Did the best chess player in the world just give…
Magnus Carlsen, reigning world chess champion for 11 years, announced last week that he not defend his championship title Next year. This shocked the chess world, although Carlsen (who is usually referred to simply as Magnus) said for a time that he would not defend the title unless a promising player like 19-year-old Alireza Firouzja challenged him. . him.
Fans refer to Magnus as the “greatest of all time”, and some reacting to his news said he could not reach that status without surpassing Garry Kasparov’s record of six league titles. (Magnus has five, though the extent of these titles in the story has varied a bit.)
Magnus decided he didn’t care, at least for now. He explained that he likes to play in tournaments, but not in the championship. He has always made a point of saying how important the pleasure of chess is to him. And it’s nice to see Magnus playing chess.
“I’m not motivated to play another game. I just feel like I don’t have much to gain. I don’t particularly like it, and although I’m sure a match would be interesting for historical reasons and all that, I have no desire to play,” he said when announcing his decision.
Some said it showed he was bored or giving up. Some have speculated that Magnus would lose his competitive edge without the championship; others, that he was shirking his duties to the game.
“To walk away from what everyone expects or demands of you takes courage,” said chess great Kasparov. on Twitter on Magnus’ decision.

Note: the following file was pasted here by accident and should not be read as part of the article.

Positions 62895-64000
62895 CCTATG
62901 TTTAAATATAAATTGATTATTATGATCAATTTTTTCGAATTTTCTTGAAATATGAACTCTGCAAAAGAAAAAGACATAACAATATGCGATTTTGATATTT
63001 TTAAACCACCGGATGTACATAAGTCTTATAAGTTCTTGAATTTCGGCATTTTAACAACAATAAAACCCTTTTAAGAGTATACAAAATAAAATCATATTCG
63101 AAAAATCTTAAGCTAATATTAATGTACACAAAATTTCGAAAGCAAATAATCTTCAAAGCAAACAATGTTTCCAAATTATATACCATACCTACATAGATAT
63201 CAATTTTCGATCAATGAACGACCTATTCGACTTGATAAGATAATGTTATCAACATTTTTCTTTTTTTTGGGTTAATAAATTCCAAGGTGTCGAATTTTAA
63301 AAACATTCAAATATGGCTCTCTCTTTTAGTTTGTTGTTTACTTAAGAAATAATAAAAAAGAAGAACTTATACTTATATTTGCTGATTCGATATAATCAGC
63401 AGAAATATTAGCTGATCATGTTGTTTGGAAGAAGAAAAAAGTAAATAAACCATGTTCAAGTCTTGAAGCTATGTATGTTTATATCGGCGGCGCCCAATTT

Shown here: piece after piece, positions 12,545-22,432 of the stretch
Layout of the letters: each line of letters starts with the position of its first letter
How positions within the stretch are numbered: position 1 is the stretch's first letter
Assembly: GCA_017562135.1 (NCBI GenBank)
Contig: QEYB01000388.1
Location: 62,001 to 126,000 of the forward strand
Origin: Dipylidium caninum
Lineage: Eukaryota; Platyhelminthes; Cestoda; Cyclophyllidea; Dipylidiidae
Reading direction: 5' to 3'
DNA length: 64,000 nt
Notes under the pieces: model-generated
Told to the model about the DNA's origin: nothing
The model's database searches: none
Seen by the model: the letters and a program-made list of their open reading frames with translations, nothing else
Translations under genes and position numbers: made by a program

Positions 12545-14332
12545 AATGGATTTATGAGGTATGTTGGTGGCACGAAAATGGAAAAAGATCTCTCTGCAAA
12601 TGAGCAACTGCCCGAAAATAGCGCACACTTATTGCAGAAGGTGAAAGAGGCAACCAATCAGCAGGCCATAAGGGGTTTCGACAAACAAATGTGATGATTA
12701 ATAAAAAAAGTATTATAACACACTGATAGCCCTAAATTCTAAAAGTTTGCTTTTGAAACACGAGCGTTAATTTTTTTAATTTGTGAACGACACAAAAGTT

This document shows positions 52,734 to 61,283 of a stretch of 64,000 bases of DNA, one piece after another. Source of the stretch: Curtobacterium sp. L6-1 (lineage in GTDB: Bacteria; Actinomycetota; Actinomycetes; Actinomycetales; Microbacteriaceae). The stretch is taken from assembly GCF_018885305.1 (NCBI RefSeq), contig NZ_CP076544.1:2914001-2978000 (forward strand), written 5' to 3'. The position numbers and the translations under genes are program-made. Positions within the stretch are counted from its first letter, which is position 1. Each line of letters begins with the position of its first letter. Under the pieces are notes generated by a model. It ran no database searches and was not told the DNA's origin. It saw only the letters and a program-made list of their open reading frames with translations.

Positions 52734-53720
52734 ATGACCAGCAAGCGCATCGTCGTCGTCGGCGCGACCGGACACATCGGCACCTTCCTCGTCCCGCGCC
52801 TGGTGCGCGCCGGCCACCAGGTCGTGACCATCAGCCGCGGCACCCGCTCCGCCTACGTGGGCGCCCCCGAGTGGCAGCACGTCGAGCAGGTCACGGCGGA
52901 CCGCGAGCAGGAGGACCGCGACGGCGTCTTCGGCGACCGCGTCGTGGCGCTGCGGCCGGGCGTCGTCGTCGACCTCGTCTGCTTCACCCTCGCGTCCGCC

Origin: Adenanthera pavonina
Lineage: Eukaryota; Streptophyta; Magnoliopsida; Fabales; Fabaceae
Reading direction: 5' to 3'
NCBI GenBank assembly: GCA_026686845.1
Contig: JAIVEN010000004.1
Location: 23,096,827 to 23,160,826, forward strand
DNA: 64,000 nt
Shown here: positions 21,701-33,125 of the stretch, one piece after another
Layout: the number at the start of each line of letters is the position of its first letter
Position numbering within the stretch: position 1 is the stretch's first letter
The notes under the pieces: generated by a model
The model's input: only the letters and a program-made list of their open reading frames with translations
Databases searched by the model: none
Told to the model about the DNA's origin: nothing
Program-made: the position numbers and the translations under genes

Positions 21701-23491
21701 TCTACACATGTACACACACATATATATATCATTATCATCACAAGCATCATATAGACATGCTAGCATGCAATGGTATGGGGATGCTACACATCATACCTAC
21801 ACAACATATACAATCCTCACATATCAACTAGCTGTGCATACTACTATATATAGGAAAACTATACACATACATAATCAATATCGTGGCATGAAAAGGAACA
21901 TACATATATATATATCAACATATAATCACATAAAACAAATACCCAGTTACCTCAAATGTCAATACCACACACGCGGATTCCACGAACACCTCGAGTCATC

Peter Heine Nielsen, Magnus’ longtime trainer, said The Chicken Chess Club podcast that Magnus wants to “do different things with his life, including chess”.
“The chess world may be upset about it, but…it’s good for them,” Nielsen said. “He knows he’s the best player in the world. As long as it’s not debatable, I don’t think he needs the title.
I watched and covered professional chess for a few years, and one beautiful thing about it is that it doesn’t work like other sports. Although there is apparently a divine genius at work in these players, professional chess seems very human.
Like other sports, it offers philosophical lessons in resilience, beauty and determination. But chess stars don’t usually act like stars. For most players, chess does not pay. Some top players live with their parents or in shabby apartments.
Our culture is based on fame, but often on fame void of excellence. In high-level chess, you can’t pretend to be excellent or not. Notoriety relies on “directed self-promotion, so in many cases self-promotion is the true discipline of the person,” writes Michial Farmer on The Republic of the Porch.
In contrast, Farmer says those who seek greatness in the kingdom of God should focus on the good of the thing itself: